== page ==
Lincoln Mitchell

Political Development, Strategic Communication and Research

Lincoln Mitchell is a political development and strategic communications consultant as well as an accomplished scholar and writer. Mitchell has worked on political development in dozens of countries as well as on numerous domestic political campaigns. He has also published books, articles, opinion pieces and blogs on international relations, the former Soviet Union, democracy, US politics and baseball. 

Romney Lost That Debate, but Not Last Night

A consensus is emerging that President Obama did much better in the second presidential debate than in the first one a few weeks ago. With his strong showing on Tuesday night, Obama has again solidified his position as the frontrunner and moved another step closer to reelection. Despite his tendency to talk over the moderator and the president, and at times to bully the former, Republican hopeful Mitt Romney did not perform terribly in the debate. He made a respectable effort to answer the questions, provide some specifics and criticize the President's record.

The problem with Romney's debate performance, therefore, was not what he said on Tuesday evening, it was that he presented his views and answers as if he were asked to speak to these questions for the first time. By ignoring his record of statements and claims over the last few years of campaigning, Romney, for the moment, was able to present himself, at least at times, as a reasonable and thoughtful man. For Romney, the problem is that most voters are not seeing him for the first time and are aware of his and his party's record and statements.

Romney did not lose this debate last night -- he lost this debate, and probably this election, a few years ago when he decided that it would be easier to get the Republican nomination if he embraced the right wing ideology and magical economic thinking that is so popular among his party's base. It is not clear, and probably not important, whether he did this out of political expedience or genuine belief, but it put him in a very difficult position from which to run against Obama.

Romney's answers on taxes and even the economy, for example, were not terrible answers. They were conservative, but not unreasonable. The problem with these answers is that they fly in the face of the things Romney has been saying on the campaign trail for over a year. In a debate setting perhaps Romney believes that under his plan "The top 5 percent will continue to pay 60 percent, as they do today," and the he's "not looking to cut taxes for wealthy people," but that is not exactly what voters have been hearing from Romney and his party for the last several years. Similarly Romney's assertion that he understands that "if you're going to have women in the workforce, that sometimes they need to be more flexible," is not the kind of thing we have been hearing from the Republican Party this year. It is also striking that in 2012 Romney actually said "if you're going to have women in the workforce," as if that were a notion that was being debated somewhere.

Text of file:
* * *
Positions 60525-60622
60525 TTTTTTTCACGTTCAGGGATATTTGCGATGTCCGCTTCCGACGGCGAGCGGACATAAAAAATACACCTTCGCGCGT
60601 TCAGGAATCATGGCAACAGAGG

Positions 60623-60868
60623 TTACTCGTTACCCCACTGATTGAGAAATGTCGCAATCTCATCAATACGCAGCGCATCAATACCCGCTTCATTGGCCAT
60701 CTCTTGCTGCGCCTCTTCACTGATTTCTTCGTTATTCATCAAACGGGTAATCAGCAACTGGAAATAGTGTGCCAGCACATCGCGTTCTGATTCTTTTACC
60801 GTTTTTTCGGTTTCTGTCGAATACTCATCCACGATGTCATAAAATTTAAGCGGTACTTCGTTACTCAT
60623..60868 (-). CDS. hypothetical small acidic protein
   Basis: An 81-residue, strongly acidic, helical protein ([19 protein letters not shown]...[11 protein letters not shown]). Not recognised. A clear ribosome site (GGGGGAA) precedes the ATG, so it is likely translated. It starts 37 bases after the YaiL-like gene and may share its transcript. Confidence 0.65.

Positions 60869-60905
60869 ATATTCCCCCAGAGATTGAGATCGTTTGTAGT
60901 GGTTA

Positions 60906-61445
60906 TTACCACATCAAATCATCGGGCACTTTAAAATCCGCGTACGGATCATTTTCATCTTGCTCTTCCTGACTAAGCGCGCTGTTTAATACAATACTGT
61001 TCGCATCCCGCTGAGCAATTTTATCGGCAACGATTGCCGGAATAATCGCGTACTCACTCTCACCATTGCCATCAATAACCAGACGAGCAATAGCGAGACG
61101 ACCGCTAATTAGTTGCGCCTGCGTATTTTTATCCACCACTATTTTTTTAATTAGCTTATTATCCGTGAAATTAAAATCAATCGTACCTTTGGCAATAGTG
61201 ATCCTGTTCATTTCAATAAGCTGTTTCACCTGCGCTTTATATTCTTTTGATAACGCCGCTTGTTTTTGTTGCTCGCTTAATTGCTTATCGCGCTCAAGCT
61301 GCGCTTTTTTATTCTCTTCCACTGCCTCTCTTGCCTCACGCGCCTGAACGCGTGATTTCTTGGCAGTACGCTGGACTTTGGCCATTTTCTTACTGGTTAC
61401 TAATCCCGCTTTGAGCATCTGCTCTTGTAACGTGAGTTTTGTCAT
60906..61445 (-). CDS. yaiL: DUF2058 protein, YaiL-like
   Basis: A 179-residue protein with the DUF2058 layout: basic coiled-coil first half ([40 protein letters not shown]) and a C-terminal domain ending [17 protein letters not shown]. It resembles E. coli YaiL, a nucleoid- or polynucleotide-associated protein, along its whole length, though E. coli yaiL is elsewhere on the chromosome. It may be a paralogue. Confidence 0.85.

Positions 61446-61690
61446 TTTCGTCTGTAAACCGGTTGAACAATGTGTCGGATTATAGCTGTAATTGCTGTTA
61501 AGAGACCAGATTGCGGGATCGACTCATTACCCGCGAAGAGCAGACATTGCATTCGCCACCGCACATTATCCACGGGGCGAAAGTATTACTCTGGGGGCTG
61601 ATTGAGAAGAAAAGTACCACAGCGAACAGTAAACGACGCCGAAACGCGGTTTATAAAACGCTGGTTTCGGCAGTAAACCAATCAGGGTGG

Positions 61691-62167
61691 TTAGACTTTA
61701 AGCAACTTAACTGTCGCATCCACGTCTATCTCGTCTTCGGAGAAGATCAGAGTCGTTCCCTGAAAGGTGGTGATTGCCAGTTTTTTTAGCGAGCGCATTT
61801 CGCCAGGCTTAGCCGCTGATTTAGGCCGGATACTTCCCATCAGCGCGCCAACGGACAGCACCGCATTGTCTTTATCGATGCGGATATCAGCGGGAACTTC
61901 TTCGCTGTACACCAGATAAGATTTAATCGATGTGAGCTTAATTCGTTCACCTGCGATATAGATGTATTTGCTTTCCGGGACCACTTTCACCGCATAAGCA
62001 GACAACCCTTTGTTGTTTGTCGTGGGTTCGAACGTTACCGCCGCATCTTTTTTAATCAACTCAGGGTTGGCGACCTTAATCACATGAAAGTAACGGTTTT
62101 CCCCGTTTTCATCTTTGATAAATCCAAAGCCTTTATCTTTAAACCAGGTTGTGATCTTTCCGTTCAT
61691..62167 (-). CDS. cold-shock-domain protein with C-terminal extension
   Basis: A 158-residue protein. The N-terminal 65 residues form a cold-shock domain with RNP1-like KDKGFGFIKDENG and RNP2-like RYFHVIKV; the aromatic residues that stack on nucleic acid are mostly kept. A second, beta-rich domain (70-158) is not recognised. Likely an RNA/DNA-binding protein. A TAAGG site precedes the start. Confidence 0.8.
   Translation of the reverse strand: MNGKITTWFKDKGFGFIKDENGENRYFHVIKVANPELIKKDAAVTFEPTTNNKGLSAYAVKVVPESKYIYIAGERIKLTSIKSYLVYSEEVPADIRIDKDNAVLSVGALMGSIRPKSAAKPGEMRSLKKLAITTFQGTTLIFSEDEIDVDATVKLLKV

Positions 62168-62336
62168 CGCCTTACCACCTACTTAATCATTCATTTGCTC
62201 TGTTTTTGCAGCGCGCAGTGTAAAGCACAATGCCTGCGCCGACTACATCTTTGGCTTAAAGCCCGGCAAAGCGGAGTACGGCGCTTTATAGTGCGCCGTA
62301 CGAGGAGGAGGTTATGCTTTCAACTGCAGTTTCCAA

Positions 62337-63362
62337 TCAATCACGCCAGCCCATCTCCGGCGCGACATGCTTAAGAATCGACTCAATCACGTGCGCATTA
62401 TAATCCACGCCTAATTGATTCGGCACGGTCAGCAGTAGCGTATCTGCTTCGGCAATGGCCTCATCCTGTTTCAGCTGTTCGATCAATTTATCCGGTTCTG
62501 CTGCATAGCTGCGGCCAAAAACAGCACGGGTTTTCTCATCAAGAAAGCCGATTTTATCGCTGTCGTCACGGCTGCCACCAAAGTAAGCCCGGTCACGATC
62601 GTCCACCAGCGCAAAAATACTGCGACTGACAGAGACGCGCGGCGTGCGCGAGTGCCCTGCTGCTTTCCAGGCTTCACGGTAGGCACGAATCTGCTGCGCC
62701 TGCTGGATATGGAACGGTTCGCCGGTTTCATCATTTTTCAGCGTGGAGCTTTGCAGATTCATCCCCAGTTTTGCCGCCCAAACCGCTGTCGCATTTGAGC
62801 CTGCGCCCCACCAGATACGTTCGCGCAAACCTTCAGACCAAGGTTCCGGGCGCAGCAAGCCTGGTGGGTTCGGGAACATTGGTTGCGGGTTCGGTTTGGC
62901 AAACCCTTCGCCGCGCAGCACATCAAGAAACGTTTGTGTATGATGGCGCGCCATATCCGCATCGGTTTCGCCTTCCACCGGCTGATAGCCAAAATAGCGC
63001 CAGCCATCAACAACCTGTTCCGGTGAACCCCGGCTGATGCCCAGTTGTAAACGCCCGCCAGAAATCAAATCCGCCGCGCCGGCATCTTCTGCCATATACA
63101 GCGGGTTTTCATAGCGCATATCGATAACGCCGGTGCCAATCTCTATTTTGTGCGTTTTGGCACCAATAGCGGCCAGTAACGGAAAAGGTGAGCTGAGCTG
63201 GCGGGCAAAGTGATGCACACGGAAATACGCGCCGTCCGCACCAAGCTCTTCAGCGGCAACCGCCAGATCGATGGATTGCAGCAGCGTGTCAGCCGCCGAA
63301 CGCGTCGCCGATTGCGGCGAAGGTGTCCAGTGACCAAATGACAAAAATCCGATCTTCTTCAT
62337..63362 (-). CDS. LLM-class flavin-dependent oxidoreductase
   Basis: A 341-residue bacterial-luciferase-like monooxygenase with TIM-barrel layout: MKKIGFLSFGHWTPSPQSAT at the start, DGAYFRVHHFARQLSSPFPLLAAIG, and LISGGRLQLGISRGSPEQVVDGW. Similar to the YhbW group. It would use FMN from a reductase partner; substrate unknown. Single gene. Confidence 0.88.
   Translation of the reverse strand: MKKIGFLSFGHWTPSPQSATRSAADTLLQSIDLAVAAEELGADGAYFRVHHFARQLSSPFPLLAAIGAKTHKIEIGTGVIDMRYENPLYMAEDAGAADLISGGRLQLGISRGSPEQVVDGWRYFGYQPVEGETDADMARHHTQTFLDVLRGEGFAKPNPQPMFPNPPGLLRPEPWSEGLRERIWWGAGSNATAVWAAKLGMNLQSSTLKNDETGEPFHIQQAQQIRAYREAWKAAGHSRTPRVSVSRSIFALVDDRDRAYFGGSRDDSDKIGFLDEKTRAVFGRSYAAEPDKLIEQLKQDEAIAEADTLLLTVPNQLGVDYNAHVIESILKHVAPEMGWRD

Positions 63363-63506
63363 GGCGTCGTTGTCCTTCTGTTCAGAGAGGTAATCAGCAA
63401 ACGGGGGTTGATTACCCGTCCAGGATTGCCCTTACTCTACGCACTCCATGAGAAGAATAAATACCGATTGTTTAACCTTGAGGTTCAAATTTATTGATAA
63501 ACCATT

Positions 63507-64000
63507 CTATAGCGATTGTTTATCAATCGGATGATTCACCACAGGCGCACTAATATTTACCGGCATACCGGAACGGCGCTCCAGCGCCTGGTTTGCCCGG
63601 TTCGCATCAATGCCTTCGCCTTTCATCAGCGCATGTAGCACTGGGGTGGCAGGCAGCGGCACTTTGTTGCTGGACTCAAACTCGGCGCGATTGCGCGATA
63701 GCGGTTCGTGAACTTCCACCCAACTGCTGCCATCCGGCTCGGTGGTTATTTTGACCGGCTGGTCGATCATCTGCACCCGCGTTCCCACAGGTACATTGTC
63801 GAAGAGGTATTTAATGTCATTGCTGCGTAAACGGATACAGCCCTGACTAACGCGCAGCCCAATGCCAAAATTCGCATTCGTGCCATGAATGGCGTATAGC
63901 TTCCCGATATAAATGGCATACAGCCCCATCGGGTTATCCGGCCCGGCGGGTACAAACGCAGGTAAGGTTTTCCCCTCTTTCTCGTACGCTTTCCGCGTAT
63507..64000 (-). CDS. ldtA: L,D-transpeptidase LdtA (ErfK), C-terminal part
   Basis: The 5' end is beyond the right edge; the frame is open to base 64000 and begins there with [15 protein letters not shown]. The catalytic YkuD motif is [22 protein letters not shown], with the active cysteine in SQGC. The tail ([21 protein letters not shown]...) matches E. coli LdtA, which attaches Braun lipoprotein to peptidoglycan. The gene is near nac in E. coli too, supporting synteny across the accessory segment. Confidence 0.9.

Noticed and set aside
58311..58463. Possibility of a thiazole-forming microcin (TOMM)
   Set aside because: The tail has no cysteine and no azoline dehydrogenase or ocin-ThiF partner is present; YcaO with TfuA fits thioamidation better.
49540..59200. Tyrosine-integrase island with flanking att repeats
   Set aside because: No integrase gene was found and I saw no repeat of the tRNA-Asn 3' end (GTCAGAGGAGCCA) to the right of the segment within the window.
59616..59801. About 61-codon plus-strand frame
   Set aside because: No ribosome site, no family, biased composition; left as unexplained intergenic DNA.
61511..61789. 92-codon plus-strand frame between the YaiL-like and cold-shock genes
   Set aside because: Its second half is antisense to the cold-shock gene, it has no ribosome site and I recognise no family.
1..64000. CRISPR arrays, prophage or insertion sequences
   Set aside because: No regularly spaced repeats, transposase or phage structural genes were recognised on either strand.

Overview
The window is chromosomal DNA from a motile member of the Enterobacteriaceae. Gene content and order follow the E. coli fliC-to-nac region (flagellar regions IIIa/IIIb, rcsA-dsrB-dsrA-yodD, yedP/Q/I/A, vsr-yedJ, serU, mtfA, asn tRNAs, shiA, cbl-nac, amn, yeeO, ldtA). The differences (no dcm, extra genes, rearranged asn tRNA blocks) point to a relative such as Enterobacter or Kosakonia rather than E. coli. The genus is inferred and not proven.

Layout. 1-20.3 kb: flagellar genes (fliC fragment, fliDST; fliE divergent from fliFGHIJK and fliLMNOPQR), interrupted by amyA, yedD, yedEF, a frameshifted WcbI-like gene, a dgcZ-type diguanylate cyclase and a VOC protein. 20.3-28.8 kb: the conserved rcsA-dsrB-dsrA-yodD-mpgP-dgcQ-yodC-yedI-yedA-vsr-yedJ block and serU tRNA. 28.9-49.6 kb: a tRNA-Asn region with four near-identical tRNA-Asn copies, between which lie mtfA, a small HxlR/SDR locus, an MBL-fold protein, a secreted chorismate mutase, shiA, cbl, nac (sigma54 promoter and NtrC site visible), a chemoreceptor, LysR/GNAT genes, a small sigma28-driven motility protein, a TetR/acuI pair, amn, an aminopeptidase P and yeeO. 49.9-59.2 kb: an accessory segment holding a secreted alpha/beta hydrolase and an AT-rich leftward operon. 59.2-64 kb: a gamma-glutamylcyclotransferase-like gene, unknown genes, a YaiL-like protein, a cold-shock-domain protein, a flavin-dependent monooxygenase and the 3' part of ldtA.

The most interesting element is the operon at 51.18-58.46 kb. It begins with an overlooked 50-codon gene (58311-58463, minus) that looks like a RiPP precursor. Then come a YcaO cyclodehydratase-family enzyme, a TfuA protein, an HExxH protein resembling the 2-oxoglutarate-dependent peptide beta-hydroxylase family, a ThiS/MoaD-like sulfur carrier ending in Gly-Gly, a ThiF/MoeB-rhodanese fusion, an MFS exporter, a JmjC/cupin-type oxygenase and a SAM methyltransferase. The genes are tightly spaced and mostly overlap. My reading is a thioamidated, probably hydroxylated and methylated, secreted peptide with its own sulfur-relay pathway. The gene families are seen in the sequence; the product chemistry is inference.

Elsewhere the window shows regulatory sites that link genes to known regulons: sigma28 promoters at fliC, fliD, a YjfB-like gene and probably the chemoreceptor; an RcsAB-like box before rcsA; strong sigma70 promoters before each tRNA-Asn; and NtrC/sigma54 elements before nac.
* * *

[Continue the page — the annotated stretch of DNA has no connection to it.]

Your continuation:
This debate was particularly bad for Romney because it confirmed one of his strongest vulnerabilities, that he has no principles and will say anything to get elected. It is possible that Romney's debate performance not only failed to convince many undecided voters, but that it also dampened enthusiasm for Romney among the right wing base of the Republican Party who, three weeks before Election Day, saw their candidate, who they never really trusted anyway, running away from Republican positions on taxes and other domestic issues.

When he first became a national candidate, more than five years ago, Romney appeared to be the best and perhaps last hope of the moderate wing of the Republican Party. His business background and moderate views on social issues gave him the potential to undo some of the damage the far right was doing to the party. By the time he wrapped up the 2012 Republican nomination, he could no longer plausibly present himself as a moderate in any sense of the word. Whether that was due to pandering, evolving views or political expedience is immaterial. It is the hole Romney dug for himself.

Last night Romney tried to climb out of that hole, but he did it months too late to be taken seriously. This election is not over, and Romney could still win. Another poor debate performance for Obama, continuing poor economic news or some unforeseen gaffe or event of a devastating nature could still tilt the election toward Romney, but these scenarios are all somewhat unlikely. If, as expected, Obama gets reelected, it will largely be because Romney decided several years ago that an expedient approach to the Republican primary was more valuable than being a plausible general election candidate. Recognizing this is undoubtedly very frustrating for Romney; and it was that frustration which we all saw on his face last night when President Obama reminded the candidate and the country of the wide gap between what Romney said last night and what he has been traveling around the country saying for almost half a decade.